CINCINNATI — A Michigan federal court impermissibly rewrote federal regulations to find that a Blue Cross Blue Shield insurer did not violate the Employee Retirement Income Security Act by failing to pay Medicare-like rates for hospital services under a health care plan for tribal members, the tribe says in a May 3 brief on appeal for the second time in the Sixth Circuit U.S. Court of Appeals.
WASHINGTON, D.C. — With no split among controlling precedents and no threat of far-reaching impacts, a Second Circuit U.S. Court of Appeals’ ruling that a New York Indian tribe’s sovereign immunity shields it from a county’s attempt to foreclose on the tribe’s land for unpaid property taxes does not need to be reviewed, the tribe tells the U.S. Supreme in a May 3 response brief.
LANSING, Mich. — A Native American tribe filed a petition April 26 with the Michigan Department of Environment, Great Lakes and Energy (EGLE) seeking a hearing on and revocation of a permit allowing construction of a tunnel underneath the lakes for a replacement oil and natural gas pipeline.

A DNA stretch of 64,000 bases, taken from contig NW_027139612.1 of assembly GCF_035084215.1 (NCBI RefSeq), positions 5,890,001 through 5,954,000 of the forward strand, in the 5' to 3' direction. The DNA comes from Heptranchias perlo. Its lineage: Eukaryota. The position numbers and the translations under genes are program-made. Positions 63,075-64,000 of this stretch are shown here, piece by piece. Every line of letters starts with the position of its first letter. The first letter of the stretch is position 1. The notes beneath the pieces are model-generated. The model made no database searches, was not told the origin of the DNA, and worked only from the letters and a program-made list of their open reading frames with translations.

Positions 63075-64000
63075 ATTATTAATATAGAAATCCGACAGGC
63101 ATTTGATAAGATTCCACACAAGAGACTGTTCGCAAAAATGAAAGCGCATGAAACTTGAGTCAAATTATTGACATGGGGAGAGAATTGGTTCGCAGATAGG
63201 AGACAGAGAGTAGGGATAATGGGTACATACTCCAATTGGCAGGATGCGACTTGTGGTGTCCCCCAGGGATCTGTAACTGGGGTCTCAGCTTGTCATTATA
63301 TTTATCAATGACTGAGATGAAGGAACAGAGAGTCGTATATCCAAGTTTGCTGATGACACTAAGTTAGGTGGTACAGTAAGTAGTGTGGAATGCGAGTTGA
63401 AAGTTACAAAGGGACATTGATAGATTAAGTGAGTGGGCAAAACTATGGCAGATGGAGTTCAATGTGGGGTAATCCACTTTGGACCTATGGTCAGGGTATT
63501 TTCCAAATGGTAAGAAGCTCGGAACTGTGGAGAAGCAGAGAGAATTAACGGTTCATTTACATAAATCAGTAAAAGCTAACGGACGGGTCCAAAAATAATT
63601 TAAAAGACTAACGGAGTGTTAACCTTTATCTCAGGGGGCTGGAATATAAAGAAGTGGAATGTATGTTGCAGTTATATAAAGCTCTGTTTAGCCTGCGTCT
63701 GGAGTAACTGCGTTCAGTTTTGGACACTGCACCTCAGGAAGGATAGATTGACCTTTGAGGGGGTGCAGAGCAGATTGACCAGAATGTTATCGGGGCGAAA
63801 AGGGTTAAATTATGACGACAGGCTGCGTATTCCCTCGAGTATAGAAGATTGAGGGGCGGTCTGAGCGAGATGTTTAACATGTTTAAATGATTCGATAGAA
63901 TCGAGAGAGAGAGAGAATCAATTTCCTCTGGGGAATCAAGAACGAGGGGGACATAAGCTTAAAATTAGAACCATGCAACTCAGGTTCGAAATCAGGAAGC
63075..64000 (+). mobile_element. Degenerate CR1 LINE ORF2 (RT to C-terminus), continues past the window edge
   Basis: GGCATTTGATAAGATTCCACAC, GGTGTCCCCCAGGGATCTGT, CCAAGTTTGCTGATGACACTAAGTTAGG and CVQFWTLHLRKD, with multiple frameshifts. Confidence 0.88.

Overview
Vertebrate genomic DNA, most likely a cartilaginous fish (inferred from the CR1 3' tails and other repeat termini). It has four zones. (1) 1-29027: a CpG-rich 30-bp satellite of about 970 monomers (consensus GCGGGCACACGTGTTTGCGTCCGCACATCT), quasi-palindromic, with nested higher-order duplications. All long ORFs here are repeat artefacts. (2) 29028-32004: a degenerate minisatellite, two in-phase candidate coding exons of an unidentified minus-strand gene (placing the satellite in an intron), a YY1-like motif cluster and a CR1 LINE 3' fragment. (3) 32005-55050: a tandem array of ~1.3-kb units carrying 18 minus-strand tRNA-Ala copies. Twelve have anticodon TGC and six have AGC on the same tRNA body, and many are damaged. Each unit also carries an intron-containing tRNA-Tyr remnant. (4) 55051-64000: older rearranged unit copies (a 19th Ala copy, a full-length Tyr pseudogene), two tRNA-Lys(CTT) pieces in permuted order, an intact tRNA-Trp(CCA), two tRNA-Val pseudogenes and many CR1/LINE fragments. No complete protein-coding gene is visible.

WASHINGTON, D.C. — The U.S. Supreme Court said April 27 it will soon consider whether to grant the petition of a Florida church and nearly 100 church members asking whether provisions of the Freedom of Access to Clinic Entrances Act (FACE Act) are unconstitutional and whether an Indian tribe has sovereign immunity from the petitioners’ claims.
PASADENA, Calif. — A 1964 U.S. Supreme Court decree establishing water rights to the Colorado River does not strip a federal court of jurisdiction to decide the Navajo Nation’s breach of trust claim against the Department of the Interior (DOI) for allegedly mismanaging the tribe’s water resources, the Ninth Circuit U.S. Court of Appeals held April 28 in reversing and remanding so the tribe can amend its complaint.